Fed Up—Movie Review
Stan Gardner, MD, CNS
See Fed Up if you want:
- to understand the true cause of obesity
- your family to eat better food
- to understand the power of the processed food industry
- to realize the government cannot (will not) help you be healthy
- to understand that health for you and your family must be your personal responsibility
Epidemic of Obesity
In the US today, 1/3 of Americans are overweight and 1/3 are obese. At the present rate, in 2 decades 95% of the population will be overweight or obese. By 2050, 1/3 of the US will have diabetes mellitus, type II. The next generation of children will be the first generation in the history of the United States that will live shorter than their parents.
True Cause of Obesity—It’s All Preventable
Sugar is the cause of obesity, not fat. There are 600,000 food items in stores; 80% of them have added sugar. When the NIH and the Senate Committee came up with the “Dietary Goals for the US” in the 1970s and 80s, saying that fat was bad, the food industry doubled the sugar and halved the fat in most foods. (This supposedly made food healthier, although there was no scientific support for that. Even after 5 very expensive studies trying to prove that fat was bad and caused obesity, it could not be proven. But it remained the prevailing theory.)
The processed food industry then targeted children in their marketing, and Ronald McDonald entered the scene. More recent studies have shown that sugar stimulates the brain in the same manner as cocaine and heroin. Laboratory rats preferred sugar water over cocaine when given a choice. Sugar is addictive.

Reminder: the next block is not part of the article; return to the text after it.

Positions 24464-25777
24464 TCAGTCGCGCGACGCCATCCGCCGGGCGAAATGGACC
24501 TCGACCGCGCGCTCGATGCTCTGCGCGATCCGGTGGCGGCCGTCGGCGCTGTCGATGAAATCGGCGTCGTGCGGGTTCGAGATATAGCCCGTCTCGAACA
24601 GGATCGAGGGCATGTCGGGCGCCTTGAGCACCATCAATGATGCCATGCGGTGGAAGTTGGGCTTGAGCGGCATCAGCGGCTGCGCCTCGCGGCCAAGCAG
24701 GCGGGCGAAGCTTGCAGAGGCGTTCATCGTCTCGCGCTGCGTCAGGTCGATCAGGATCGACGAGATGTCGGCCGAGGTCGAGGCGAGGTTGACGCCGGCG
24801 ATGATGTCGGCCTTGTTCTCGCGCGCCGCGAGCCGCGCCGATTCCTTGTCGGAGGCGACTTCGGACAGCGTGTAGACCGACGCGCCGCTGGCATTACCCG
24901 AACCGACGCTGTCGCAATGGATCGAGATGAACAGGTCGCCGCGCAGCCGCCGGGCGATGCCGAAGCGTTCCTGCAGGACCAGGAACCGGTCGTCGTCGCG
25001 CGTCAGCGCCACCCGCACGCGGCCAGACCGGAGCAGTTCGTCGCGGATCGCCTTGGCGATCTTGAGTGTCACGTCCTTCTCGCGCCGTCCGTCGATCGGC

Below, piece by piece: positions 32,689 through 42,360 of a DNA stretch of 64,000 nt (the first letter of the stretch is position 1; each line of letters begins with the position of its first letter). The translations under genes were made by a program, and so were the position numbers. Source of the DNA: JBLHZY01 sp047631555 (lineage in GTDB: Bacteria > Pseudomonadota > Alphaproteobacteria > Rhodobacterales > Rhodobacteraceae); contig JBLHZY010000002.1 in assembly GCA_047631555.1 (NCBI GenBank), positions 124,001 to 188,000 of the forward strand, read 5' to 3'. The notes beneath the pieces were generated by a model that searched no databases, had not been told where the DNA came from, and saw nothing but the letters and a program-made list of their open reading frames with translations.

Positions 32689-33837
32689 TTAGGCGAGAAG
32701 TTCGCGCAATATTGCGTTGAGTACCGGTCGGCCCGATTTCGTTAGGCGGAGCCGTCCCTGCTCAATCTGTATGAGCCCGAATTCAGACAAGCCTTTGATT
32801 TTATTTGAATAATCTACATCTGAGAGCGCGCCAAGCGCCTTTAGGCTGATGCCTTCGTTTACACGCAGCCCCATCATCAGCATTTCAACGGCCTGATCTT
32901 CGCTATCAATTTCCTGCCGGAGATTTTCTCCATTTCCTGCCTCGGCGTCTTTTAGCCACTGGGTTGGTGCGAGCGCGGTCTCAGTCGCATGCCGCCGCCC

How the Government Contributes to Obesity
When the World Health Organization (WHO) was ready to release a document of dietary guidelines restricting sugar intake to 10%, the Bush administration threatened to withdraw $405M support of WHO if the document was released. It was not printed.
The government subsidizes the processed food industry to the tune of $Billions, much of it through subsidizing corn to make high-fructose corn syrup. Decades ago when across the board cuts were made to all services, the school lunch program was also cut. In an effort to stay solvent, schools set up partnerships with fast food establishments and soda pop distributors. This also provided a source of revenue for the schools.
The Lies that Perpetuate the Obesity Epidemic
Robert Lustig, MD and neuro-endocrinologist, maintains the food industry is perpetuating three falsehoods to distract Americans from the problem of sugar:
- Obesity is the issue (the real issue is the metabolic illness associated with obesity, which also is seen in non-obese children. While 17% of children are obese, more than 50% of children have the metabolic problems that are present in obese children.)
- A calorie is a calorie.
- It’s about personal responsibility. “It’s about how active kids are.” “Voracious appetites and they don’t exercise enough.”
An Attempt to Change It
Michelle Obama became quite the early advocate for healthy eating and significant changes in the processed food industry. Then the food industry decided to partner with her in this endeavor. One and one-half trillion calories were trimmed off foods. Unfortunately, this only amounted to about 20 calories per day reduction per person. Her Let’s Move It campaign shifted from moving or changing the food industry, to supplying more healthy food, to more exercise. The wife of the President of the United States could not move the nation toward healthier food options.